Table 3 Population control of dogs and cats

As shown in Table 4, among 213 households who do not keep dogs, 28.6, 26.3, 17.4, 12.7, 8.0, 4.2, and 2.8% gave dislike, fear of zoonosis, no time to devote, benefit not realized, financial problem, lack of private housing and lack of dog, respectively as the reason for not owning dogs. Similarly, among 371 households who do not keep cats, 25.3, 19.9 17.0%. 15.6, 10.0, 5.4, 3.8, and 1.6% gave shortage of cat supply, dislike, financial problem, no time to devote, benefit not realized, fear of zoonosis, lack of private houses, and allergy in the family, respectively and 1.3% of them do not know reasons for not owning cats. Three hundred ninety households who abandoned either dog or cat in their life claimed shortage of finance/feed (48.2%) as their major reason for abandoning, whereas the rest were bad behavior of dog and cat (21.5%), fear of zoonosis (5.1%), lack of time (1.5%), bite and legal issues (1.3%), and changing living area (0.8%), while 21.5% of the households do not know the reason for abandoning pets.

Table 4 Reason for not owning or abandoning pet in the three study towns

Determinants of dog and cat ownership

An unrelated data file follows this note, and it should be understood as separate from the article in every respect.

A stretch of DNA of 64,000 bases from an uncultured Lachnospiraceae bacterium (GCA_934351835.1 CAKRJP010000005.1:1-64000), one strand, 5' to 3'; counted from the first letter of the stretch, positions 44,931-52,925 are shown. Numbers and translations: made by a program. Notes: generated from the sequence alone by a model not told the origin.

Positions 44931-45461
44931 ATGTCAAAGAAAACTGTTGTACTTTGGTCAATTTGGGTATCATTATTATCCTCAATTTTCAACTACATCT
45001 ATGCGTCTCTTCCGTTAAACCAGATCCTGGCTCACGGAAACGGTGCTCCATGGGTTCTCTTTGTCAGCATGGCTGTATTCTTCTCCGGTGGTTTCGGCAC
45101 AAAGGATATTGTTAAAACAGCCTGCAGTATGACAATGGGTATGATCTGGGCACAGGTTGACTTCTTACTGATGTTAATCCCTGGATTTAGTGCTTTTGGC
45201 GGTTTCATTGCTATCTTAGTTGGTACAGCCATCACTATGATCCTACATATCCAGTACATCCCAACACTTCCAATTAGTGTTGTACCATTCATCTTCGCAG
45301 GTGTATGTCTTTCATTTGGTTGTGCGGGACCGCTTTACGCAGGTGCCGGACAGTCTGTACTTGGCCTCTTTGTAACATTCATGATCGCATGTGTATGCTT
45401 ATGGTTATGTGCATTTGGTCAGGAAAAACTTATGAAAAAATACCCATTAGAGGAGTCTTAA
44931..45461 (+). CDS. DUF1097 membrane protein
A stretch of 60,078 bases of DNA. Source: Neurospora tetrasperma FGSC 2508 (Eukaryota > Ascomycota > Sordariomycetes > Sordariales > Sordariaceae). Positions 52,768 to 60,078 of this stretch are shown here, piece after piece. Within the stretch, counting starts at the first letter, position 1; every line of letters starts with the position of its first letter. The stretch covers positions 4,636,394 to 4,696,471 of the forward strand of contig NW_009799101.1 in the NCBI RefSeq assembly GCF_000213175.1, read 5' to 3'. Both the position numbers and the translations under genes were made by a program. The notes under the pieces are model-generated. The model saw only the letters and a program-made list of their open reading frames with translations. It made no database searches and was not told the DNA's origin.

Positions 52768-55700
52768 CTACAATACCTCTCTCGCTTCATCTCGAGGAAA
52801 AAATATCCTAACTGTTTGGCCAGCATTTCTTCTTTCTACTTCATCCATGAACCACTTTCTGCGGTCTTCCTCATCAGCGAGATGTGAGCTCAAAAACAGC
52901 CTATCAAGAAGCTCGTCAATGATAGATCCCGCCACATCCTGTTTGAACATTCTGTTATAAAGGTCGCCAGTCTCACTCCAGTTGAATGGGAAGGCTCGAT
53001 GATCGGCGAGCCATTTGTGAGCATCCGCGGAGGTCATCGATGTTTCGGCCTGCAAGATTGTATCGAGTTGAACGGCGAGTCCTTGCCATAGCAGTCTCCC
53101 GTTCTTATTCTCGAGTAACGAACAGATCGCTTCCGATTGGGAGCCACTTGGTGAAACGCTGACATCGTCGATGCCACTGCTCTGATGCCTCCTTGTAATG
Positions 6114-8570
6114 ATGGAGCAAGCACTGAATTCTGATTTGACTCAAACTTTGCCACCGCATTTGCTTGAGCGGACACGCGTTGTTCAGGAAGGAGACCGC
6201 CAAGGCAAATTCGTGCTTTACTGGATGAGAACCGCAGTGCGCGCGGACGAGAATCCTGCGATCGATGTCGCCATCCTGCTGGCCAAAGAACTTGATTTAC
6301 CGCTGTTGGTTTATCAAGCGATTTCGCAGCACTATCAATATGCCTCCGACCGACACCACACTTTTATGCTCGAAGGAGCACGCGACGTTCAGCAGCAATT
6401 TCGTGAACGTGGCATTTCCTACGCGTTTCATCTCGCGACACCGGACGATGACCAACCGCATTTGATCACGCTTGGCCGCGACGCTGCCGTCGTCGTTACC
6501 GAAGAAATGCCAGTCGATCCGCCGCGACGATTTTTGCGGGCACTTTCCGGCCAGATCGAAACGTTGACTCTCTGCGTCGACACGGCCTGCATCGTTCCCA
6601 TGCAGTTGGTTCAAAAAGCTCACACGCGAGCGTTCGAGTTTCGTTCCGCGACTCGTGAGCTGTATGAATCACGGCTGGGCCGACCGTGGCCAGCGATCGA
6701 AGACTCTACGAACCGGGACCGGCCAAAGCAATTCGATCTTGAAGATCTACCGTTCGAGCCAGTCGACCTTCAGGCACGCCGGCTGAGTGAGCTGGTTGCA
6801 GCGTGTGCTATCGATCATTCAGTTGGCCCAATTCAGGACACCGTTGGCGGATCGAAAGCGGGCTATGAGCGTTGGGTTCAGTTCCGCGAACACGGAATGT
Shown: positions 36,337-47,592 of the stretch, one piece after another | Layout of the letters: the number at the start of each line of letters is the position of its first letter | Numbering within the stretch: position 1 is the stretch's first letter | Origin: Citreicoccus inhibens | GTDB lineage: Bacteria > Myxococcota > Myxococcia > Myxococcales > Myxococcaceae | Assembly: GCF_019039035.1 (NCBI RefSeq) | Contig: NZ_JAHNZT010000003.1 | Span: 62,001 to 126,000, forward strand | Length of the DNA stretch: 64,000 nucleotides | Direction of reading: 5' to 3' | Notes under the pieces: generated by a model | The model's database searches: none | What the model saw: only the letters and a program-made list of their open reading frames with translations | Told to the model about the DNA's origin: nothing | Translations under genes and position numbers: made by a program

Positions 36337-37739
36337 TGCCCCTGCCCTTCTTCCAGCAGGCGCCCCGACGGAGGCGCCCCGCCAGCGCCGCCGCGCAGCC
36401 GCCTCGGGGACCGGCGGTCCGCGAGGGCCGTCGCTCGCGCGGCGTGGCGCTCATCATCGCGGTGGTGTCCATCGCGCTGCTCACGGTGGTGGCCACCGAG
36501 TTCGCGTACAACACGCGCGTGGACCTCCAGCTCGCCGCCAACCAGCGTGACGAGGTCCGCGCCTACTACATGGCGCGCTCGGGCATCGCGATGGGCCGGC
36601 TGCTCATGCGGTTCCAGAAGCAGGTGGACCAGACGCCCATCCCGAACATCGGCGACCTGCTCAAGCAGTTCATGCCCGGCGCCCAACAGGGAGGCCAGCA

The result of the logistic regression analysis for determinants of dog ownership was presented in Table 5. The multivariable logistic regression analysis showed a significant association of dog ownership with the town, community type, owning of other domestic animals, gender, age, and occupation of the head of the household (p < 0.05). Accordingly, the odds of dog ownership were greater in households of Ambo (OR = 2.1, 95% CI: 1.3, 3.4) and Bako (OR = 2.6, 95% CI: 1.5, 4.5) compared to Gojo town. The odds of dog ownership were greater in urban (OR = 1.8, 95% CI: 1.1, 2.8) than the peri-urban communities. Owning of other domestic animals had greater odds of dog ownership (OR = 2.5, 95% CI: 1.8, 3.7) compared to non-owner households. Households led by males had greater odds of dog ownership (OR = 2.4, 95% CI: 1.5, 3.8) compared to those led by females. The odds of dog ownership were greater in householders of age between 18 and 35 years (OR = 1.6, 95% CI: 1.0, 2.4) and in those older than 55 years (OR = 1.6, 95% CI: 1.0, 2.6) compared to 35–55 years of age groups. Among the different occupation groups, daily laborers were with higher odds of dog ownership (OR = 2.7, 95% CI: 1.1, 6.7) as compared to farmers. The other studied variables such as ethnic group, religion, level of education, family size, and marital status of the head of the household didn’t show significant association (p > 0.05).